The best recipes in The Legend of Zelda: Breath of the Wild will keep you alive and able to handle any situation.
If you’re like me, you may have initially ignored cooking in The Legend of Zelda: Breath of the Wild because, well, let’s face it, it’s not in the old games and new things suck. But undeniably they offer some perks that are just too good to ignore. With elixirs and meals you can combat stamina depletion, speed up Link’s movements, and add heart containers as a damage buffer. You can also use them to combat heat and cold, among the most dangerous enemies in Hyrule. It’s worth it to stop for a few seconds and throw a few ingredients together, especially if it means exploring an area long before you have the proper gear to do so.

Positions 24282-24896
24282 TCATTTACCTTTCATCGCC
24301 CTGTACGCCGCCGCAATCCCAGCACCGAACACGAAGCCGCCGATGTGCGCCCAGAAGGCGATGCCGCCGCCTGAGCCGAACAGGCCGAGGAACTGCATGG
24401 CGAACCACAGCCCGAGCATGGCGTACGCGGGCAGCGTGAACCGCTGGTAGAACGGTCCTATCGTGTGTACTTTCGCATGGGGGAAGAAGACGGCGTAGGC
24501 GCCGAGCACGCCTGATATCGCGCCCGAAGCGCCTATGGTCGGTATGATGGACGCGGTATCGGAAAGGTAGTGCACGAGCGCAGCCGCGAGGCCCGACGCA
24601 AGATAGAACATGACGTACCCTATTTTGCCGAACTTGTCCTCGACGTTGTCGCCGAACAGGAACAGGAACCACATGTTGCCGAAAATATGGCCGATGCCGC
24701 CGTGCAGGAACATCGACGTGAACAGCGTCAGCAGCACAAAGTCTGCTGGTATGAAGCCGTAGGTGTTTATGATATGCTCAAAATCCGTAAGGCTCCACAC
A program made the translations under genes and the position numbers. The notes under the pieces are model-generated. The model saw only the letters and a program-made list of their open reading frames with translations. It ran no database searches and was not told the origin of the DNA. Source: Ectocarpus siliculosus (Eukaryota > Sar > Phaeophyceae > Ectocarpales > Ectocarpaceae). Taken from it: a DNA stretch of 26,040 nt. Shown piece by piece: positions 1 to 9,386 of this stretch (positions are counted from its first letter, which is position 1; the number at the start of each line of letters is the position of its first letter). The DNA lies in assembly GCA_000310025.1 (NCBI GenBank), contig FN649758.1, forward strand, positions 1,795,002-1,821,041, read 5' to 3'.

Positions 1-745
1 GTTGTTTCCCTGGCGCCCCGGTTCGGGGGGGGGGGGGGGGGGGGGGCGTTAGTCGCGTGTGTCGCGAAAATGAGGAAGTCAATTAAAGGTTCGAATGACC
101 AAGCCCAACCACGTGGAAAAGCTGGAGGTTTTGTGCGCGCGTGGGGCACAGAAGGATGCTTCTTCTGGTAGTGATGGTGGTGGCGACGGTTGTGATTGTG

First things first: gathering ingredients. For the most part you can find them out in the wild by spamming the A button while you roam the fields. Some items can be purchased, like milk and rice, and used for a complete meal. Others, like most fruits, can be cooked alone to achieve their maximum benefit. Meals are made of combinations of food, while elixirs are made with a combination of one monster part to up to four critters (which include frogs, bugs, and lizards, but not snails). Items are often found in areas that reflect their effect; for example, butterflies that can be used in warming elixirs can be found on Death Mountain, and dragonflies that can help cool Link off are in snowy areas, like on Lanayru Mountain. Some can only be found under certain conditions, the Hot Footed Frog, which only comes out in the rain. Fish can be a little tricky to catch, since they have an easy escape route, but if you throw bait into the water, it should help. Try matching the effect of the bait with the effect of the fish: a Mighty Bass, for instance, can be lured with Mighty Bananas. Select them from your menu, press Hold, exit the menu, then drop into the water. The fish will come nearer. Early on in the game you will get an upgrade to your Sheikah Slate that will also allow you to build the Hyrule Compendium, a library of photo captures that can be used to identify and track almost any item in the game, including ingredients. This will help immensely.